The company with traditional skills to keep the wheels of industry turning

W B Lee’s operations director David Crooke and general manager Sean Nash

Paul Pryce at his machine

Sean Daley, who has retired after 50 years' service

First published in News Bradford Telegraph and Argus: Photograph of the Author by , Business Reporter

Sean Nash, general manager of engineering company W B Lee & Co describes the business as “a 999 operation”.

“Wherever there are machines, we’re there,” he said.

The firm has developed a successful business as a niche operation providing a vital breakdown and refurbishment service to customers in a wide range of sectors. The keys to its continued success are a high degree of skills and the commitment and ability to provide a quick turnaround – more often than not within 24 hours.

W B Lee started in 1874 as a general engineering company working for Bradford’s thriving wool textile manufacturers. Today, its workshop, housed in a modern building off Thornton Road, is a hub of activity with around 20 skilled tradesmen working on gears and other machine parts for customers ranging from printers to theme parks.

Sean is proud of the fact that Lee’s workshop is traditional – what many people would expect an engineering shop to look like, rather than the homogenised plants full of computerised equipment.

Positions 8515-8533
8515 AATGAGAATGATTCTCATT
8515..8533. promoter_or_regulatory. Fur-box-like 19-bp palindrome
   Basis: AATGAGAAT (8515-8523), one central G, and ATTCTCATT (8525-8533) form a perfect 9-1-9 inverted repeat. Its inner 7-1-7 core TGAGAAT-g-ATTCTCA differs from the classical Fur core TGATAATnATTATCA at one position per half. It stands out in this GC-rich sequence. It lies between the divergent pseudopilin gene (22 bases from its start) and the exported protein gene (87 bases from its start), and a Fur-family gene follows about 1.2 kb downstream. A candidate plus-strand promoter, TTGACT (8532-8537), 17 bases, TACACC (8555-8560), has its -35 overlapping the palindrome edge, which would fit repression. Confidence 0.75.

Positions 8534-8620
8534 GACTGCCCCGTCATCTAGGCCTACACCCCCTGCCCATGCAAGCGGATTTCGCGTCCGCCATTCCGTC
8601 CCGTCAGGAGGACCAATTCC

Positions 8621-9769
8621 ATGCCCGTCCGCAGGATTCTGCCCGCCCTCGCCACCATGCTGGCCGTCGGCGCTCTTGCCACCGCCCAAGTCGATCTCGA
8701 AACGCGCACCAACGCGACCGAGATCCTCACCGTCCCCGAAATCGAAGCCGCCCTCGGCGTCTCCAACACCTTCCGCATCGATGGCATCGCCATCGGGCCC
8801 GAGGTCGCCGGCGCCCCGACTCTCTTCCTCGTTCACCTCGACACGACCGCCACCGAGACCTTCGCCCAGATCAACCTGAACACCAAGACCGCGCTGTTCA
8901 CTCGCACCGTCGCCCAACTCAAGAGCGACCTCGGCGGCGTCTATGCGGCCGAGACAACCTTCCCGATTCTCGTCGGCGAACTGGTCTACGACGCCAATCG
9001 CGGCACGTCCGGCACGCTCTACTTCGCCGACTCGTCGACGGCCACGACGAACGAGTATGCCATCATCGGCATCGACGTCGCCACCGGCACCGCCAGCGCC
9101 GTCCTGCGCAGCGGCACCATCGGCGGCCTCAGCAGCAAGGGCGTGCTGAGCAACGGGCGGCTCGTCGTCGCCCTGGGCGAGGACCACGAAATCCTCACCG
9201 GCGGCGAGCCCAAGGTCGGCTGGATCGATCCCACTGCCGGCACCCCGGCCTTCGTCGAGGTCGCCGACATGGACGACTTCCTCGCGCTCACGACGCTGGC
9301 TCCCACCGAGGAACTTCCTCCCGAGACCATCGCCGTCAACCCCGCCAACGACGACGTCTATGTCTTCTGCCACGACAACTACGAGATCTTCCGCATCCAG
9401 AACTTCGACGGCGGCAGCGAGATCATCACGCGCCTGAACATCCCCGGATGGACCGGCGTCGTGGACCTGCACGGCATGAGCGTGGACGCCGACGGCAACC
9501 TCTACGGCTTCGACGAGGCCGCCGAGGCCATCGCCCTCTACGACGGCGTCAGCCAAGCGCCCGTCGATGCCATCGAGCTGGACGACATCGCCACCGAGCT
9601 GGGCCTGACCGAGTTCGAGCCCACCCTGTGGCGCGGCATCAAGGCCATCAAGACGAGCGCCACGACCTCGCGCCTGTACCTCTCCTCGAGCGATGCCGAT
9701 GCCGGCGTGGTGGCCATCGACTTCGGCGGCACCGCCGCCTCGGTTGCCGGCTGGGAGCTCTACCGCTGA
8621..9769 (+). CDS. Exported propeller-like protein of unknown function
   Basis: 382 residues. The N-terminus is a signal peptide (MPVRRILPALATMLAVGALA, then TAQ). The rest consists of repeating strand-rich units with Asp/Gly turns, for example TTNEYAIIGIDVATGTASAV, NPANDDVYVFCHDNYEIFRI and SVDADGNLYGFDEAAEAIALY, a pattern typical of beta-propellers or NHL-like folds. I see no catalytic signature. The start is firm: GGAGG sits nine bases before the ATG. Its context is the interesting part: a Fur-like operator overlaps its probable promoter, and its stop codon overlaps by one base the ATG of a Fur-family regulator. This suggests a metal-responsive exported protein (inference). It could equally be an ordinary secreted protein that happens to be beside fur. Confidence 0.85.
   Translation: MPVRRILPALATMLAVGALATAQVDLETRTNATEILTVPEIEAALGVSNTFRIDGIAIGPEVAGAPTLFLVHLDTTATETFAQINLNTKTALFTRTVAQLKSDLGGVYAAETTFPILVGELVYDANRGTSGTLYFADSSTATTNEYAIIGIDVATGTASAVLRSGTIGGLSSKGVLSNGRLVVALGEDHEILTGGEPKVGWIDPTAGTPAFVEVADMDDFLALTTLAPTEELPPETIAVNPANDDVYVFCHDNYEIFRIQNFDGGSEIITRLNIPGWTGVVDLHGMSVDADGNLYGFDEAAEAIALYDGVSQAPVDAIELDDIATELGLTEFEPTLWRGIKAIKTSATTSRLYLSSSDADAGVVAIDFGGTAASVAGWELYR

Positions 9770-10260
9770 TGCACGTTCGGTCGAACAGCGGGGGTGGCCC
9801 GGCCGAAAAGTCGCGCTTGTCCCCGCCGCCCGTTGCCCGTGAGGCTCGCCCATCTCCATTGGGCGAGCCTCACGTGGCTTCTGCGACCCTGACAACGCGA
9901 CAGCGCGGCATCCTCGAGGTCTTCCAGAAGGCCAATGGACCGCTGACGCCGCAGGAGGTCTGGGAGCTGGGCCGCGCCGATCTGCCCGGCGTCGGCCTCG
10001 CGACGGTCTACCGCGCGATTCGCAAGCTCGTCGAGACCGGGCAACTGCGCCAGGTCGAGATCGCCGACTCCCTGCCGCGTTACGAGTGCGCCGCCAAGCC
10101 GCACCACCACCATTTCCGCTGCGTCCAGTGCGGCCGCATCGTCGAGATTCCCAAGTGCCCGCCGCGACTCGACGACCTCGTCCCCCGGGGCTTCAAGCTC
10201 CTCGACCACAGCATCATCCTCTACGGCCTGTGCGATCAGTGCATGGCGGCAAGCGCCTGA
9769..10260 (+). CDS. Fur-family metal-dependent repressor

Lee’s engineers work mainly at old-fashioned turning, cutting and milling machines which they set up manually according to the job. And every job is bespoke, demanding highly-skilled apprentice-trained craftsmen with the ability to fathom out how to restore a gear, worm wheel or other vital part whose damage means that production is being held up somewhere.

“To get to the level of skill we require needs, I reckon, about five years’ post-apprenticeship experience, so around ten years in all. And those skills are rare. We can hire bodies easily but its difficult to get people with the right degree of skill, We’ve just taken on a specialist transmission engineer who we’ve been trying to get for years.

“Because we’re a breakdown company there’s a lot of overtime and all our people are on very good wages,” said Sean.

Only last week, EEF, the manufacturers’ organisation, warned that firms’ recruitment plans could be scuppered by the limited number of students taking science, technology, engineering and mathematics, coupled with the number of graduates lacking industry experience and manufacturing knowledge.